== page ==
This preseason, Arsene Wenger has taken to playing Samir Nasri in a number 10 role, giving some credence to the suggestion that Nasri will sign a new contract if he's given the keys to Arsenal attack. There are, however, two problems with that rumour. First off, it seems unlikely that Arsene Wenger would held with the proverbial gun to his head by one of his player's demands, and, perhaps more seriously, Nasri isn't very good in the number 10 role, looking far more comfortable on the right of Arsenal's attack, a role that saw him score 12 goals in the first half of last season.
On the face of it, Nasri should be the perfect replacement for Fabregas. An excellent dribbler and passer, he played behind the striker for Marseilles and also has done so on occasion for France post Raymond Domenech. But for someone labelled, perhaps unfairly, the new Zinedine Zidane, Nasri surprisingly lacks the nous of Cesc Fabregas' role. The statistics back up this assumption: In the recent Emirates Cup tournament, Nasri only made 28 passes in the final third, and created 0 chances (his opposite number, Riquelme, only made 15 passes in the final third, but created 3 chances), while on the second day, Tomas Rosicky and Aaron Ramsey created 4 chances between them (3 for Rosicky, 1 for Ramsey), while making over 100 passes each. Furthermore, when Nasri has played in the number 10 role for Arsenal, the Gunners haven't had success, with Nasri failing to pull the strings against West Bromwich Albion, Blackburn and Sunderland, and also not impressing in preseason.
One of the reasons that makes Cesc Fabregas such a good playmaker is his intelligence, with the ball and without the ball. As Aaron Ramsey recently said:
[Fabregas] sees passes before other people see them
which allows Fabregas to play those quick long balls over the top, catching out the opposition defence. Samir Nasri has rarely done that, and because of that, he isn't able to control the midfield from deep, unlike Fabregas. The perfect example of Fabregas having this sort of performance is away to Blackpool, where Fabregas controlled the midfield superbly, dropping deep and pinging long balls over the top for Robin van Persie. Nasri doesn't do this. As this video by BackwardsGooner indicates, Nasri has problems rotating; when he drops deep, he does it at inopportune moments, or, because he rarely makes a long pass, he'll slow the play down. This means Nasri often fails to control the midfield, and thus, won't spend as much time in the deeper areas of the midfield as Cesc Fabregas and Aaron Ramsey (see Figure 1). Furthermore, the ways Fabregas and Nasri make their runs are very different. Nasri tends to make early runs to get into goal scoring positions, which served him so well at the beginning of the season. The problem with doing that from the middle though, is that it takes Nasri out of the move, and then forces another player to take on the distribution role. With Nasri serving as the chief creator in the side when he's number 10, it causes a breakdown in the midfield and makes it harder for Arsenal to create chances. Finally, because Nasri's rotational play is poor, it becomes difficult for someone like Andrey Arshavin to come into the middle to dictate play without blocking up the centre of the park. Fabregas, on the other hand, doesn't do this. When he makes forward runs into the box, he times them so that they come at the end of moves, often playing one twos with over midfielders before getting into goal-scoring positions. One of the best examples of this is Fabregas' goal against Burnley in March 2010. There, instead of breaking forward, he stays deeper, continuing the move before playing one-two with Samir Nasri, breaking into the box and scoring. It's the perfect example of how to make goalscoring runs as a number 10, and the type of run that Samir Nasri does not understand how to do.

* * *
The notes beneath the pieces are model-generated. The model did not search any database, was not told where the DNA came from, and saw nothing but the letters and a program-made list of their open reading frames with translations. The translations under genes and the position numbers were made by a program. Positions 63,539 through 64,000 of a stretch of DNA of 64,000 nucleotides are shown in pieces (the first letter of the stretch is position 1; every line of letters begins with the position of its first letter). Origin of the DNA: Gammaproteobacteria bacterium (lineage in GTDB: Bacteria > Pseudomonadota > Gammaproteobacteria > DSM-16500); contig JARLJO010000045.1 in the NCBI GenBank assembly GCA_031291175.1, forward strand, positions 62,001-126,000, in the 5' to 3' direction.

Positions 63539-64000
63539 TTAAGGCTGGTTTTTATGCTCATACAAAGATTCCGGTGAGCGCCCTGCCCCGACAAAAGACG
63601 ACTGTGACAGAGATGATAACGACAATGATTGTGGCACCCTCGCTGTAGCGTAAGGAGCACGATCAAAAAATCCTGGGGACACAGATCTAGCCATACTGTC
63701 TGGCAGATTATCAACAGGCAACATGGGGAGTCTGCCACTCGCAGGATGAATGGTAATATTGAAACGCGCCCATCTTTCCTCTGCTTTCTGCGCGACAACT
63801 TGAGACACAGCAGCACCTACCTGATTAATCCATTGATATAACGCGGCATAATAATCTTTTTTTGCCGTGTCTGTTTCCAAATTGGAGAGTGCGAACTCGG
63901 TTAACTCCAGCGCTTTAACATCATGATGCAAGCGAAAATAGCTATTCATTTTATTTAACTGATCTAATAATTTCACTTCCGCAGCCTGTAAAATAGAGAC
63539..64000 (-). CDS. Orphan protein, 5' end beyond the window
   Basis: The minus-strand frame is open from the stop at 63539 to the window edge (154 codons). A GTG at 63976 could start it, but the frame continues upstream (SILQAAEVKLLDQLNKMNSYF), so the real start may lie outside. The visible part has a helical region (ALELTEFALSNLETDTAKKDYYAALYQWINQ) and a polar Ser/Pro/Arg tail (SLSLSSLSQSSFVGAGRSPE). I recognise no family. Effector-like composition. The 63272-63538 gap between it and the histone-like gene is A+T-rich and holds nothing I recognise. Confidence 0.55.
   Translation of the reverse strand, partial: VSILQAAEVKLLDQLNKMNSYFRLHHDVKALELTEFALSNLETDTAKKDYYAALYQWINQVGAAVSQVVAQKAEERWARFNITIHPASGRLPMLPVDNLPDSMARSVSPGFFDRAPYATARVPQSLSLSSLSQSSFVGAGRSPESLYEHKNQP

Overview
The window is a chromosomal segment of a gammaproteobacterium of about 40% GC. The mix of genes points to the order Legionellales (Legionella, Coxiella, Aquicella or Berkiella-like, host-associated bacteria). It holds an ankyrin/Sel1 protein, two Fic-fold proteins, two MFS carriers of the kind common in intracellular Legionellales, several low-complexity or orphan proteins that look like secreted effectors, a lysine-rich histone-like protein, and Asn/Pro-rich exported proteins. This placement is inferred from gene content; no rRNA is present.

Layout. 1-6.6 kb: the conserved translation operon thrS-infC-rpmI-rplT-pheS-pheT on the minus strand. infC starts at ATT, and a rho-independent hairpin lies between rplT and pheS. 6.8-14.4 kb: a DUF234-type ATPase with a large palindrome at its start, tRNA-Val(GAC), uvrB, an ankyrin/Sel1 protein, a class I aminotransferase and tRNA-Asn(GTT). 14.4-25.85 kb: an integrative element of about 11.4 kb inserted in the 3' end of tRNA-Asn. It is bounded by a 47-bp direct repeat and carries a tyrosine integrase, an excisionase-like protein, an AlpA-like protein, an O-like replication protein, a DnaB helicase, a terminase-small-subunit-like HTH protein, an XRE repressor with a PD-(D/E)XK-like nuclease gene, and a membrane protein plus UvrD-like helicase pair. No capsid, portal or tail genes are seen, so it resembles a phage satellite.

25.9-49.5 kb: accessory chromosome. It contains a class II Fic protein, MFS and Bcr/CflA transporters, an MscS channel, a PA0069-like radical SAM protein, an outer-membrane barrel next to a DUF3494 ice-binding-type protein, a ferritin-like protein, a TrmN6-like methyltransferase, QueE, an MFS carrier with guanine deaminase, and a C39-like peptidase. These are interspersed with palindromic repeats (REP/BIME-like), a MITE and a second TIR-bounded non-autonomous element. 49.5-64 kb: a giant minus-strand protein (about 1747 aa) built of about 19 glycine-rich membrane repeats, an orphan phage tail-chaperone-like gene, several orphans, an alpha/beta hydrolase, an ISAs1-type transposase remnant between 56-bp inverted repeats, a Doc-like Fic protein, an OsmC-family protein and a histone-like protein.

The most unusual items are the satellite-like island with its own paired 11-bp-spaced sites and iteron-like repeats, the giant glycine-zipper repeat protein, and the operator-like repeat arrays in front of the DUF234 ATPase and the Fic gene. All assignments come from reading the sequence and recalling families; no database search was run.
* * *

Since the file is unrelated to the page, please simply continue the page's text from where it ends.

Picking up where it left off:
Aaron Ramsey, on the other hand, understands the number 10 role. While he may not play as advanced as Fabregas, turning the 4-2-3-1 into a 4-1-2-3, he understands the forward runs a number 10 has to make better than Samir Nasri does, and has a better range of passing, enabling him to control the midfield from deep, as shown in Figure 2. In Ramsey, Arsenal have the closest thing to a like for like replacement for Fabregas, and they will be better off using him in the playmaking role than Samir Nasri. Furthermore, Ramsey, by playing deeper than Fabregas, allows for better midfield rotation. Throughout preseason, Jack Wilshere has gotten forward more regularly than he did last year, making Arsenal's formation look more like the 4-1-2-3 that was so successful in the beginning of the 2009/10 season. That season, until Robin van Persie got injured, Arsenal were more fluid, and less dependent on a single playmaker, like Cesc Fabregas, because the two advanced midfielders were deeper, meaning more space was available in the midfield. If Fabregas can still play in it, and stays, a 4-1-2-3 formation will be better at home against weaker sides. If he goes, Aaron Ramsey should replace him in a 4-1-2-3. Samir Nasri may prefer the glamour of the central role, but a return to the flanks and to his goalscoring form a year ago will bring more glamour and recognition and bring Arsenal closer to the silverware he claims he craves.